In this episode of Empires, Guang Jin Yeo, Cynthia Ding, and Jeremy Au discussed Alibaba's impact on the Southeast Asian markets. Jeremy highlights Alibaba's contributions in advancing e-commerce and fintech, and the significant late-stage financing provided to regional startups. He also mentioned the company's negative implications including founders’ struggle on whether to compete or collaborate. Cynthia shares the benefits and challenges Alibaba brought and emphasizes the company's hands-on approach to investments. Their conversation sheds light on Alibaba's dynamic role in shaping the region's tech ecosystem. They also shared their predictions for Alibaba's future developments in the region.
[00:00:00] Guang Jin Yeo:
Welcome to Empires. I'm your producer, Guang Jin. Over the past episodes, we've delved into the formidable realm of Alibaba, one of the two titans shaping the economic landscape within China. To deepen our understanding of Alibaba's impact across east and Southeast Asia today, we are joined by two guests, each bringing unique insights and perspective on the topic.
Our first guest is Jeremy, an influential figure in the Southeast Asian startup space.
[00:00:41] Jeremy Au:
I am Jeremy Au. I'm a VC. I'm also the host of the Brave Southeast Asia Tech podcast at www.bravesea.com with over 20,000 listeners who are founders, VCs, and operators. I. My prior experience, I was a founder twice. First company bootstrap social enterprise to over a hundred clients and profitability.
And the second company I built an education tech company across C Series A and eventually to sale to a global education company where I was a GM there for a year afterwards as well.
[00:01:12] Guang Jin Yeo:
Jeremy's insights will help us understand how Alibaba has influenced the world of startups and its implications for the Southeast Asian market. Following, Jeremy will be hearing from Cynthia. Ding.
[00:01:28] Cynthia Ding:
Thank you everyone. Guang Jin, thanks for having me again. I used to head the Nokia and the Microsoft emerging market portfolio, and especially in charge of a breakout country at that point of time. And then I moved to Singapore in the end of 2016 and then start our own firm.
It's like incubator and our acceleration program, saga acceleration program together with the E D B and here try to help the Asia origin technology companies going global.
[00:01:58] Guang Jin Yeo:
Cynthia's geographical footprint has given her more comprehensive knowledge of Aaba while understanding the nuances within the emerging markets of Southeast Asia.
So without further ado, Let's dive into today's discussion, starting with Jeremy.
[00:02:21] Jeremy Au:
I'm happy to answer the questions you have.
[00:02:23] Guang Jin Yeo:
We're glad to have you here on board. All the listeners have some idea already. Okay. Alibaba is this behe of, they're involved in e-commerce and logistics. I. Then there's end financial for FinTech, but Alibaba's also very involved within our region.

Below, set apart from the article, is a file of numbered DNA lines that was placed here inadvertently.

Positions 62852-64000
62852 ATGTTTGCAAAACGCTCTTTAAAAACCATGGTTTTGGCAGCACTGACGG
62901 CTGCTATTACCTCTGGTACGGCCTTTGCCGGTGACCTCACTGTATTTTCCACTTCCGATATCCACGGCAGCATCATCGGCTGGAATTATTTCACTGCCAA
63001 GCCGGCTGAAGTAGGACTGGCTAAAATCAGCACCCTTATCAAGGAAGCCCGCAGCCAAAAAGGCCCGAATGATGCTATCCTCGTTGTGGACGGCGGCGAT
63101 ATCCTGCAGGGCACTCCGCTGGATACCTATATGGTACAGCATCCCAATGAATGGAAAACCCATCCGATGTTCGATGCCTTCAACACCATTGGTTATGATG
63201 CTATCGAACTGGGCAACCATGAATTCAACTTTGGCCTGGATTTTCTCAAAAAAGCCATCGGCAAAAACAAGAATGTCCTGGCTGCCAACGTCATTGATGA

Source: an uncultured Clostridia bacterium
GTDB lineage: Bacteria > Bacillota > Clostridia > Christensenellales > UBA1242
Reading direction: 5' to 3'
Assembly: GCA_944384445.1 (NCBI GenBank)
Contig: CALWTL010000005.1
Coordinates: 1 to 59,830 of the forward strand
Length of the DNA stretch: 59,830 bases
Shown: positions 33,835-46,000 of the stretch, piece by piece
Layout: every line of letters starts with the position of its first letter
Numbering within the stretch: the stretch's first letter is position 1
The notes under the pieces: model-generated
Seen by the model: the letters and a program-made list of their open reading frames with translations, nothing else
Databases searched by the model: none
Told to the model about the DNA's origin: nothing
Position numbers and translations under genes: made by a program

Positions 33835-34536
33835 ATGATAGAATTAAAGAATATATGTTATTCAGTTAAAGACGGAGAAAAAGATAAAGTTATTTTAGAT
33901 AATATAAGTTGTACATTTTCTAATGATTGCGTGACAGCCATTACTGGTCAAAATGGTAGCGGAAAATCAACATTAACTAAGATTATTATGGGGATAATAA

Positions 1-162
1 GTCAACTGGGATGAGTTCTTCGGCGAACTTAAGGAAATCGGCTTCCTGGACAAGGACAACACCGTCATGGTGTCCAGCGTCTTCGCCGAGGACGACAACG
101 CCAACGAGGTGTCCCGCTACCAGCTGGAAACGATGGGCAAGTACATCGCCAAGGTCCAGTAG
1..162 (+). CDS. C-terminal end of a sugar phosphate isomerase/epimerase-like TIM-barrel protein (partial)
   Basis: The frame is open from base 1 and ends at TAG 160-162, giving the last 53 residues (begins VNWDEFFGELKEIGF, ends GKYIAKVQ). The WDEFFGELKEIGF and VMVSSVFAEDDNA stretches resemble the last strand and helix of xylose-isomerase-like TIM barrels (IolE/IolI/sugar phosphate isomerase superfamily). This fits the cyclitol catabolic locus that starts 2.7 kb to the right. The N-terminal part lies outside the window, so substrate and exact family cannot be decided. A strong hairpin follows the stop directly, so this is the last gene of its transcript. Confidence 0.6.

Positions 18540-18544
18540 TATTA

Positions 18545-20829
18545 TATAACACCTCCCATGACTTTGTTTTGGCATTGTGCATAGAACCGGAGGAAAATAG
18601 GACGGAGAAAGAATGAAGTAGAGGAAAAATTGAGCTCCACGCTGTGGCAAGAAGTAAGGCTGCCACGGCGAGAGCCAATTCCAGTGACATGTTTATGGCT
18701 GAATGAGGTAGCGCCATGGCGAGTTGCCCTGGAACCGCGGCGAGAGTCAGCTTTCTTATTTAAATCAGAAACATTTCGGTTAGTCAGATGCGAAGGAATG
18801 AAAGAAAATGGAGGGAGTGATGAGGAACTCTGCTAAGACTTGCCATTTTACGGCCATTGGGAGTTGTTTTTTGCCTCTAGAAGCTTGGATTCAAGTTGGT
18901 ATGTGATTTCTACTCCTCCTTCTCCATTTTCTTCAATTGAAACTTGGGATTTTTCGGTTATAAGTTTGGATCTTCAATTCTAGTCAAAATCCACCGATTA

And the question then is, what influence did Alibaba have across Southeast Asian and the East Asia region?
[00:02:42] Jeremy Au:
What's unique about Southeast Asia, of course, is that I. It's not just Chinese suppliers working with the e-commerce platform, but that there are e-commerce platforms and multiple portals that are actually backed by Alibaba and the group.
So there's a, not only the suppliers from China that is filling the demand and also bringing down the cost of living, bringing down the cost of inflation, bringing down, I think, the cost of goods for what the middle class Asian consumer wants. But we also see a lot of infrastructure being built from the marketplaces.
To financial payments and so forth. So there's an interesting confluence that's happening. And overall, I think what that's meant for the average Southeast Asian person is cheaper prices, right? Faster fulfillment, and a smoother e-commerce experience. So I think there's this interesting work that they're doing, which is that they.
Provided billions of dollars of capital in late stage financing. And so a lot of these platforms honestly, not only wouldn't have been able to build, but they wouldn't have been able to scale, build out the user interface, but also help educate suppliers and customers. About e-commerce. So a tremendous amount of money was funneled to educate consumers and change their consumer habits from offline to online.
The second category actually has been actually a similar playbook to both the US and China, right? Which is about the financials that power e-commerce. It's pretty obvious when we say out loud is if I buy something online, I shouldn't be paying cash, right? For example, in the US we saw PayPal, for example, come to existence because it was piggybacking off that desire and then became a chicken egg dynamic where it ended up becoming a flywheel, right?
The more PayPal became available, the more easier e-commerce could happen. The more e-commerce happened, the more PayPal came to existence and so forth. So there's a nice flywheel happened, and I think for the China market, I think they already had the benefit of seeing this synergy, right? And so I think Alibaba, with combination with and financial fall was able to replicate that flywheel.
I. We have a similar dynamic in Southeast Asia where I think people are saying, okay, I wanna buy more stuff online. Yes, we do have to pay cash on delivery. But then there's that push as a platform say, look, we're not gonna give that cut to credit cards, right? Because the, the banks aren't really giving out.
Credit cards, right? They're not really giving out the financial K Y C, they're not really given access that we need, but vice versa. So they need to educate consumer about how to use these items. So there's an interesting dynamic where both Shopee, as well as Lazada and so forth, have been able to build.
Now, in partnership of that, we see, of course M Pay, we see Aku, we see a whole bunch of FinTech players that have been invested in by and financial. Interesting.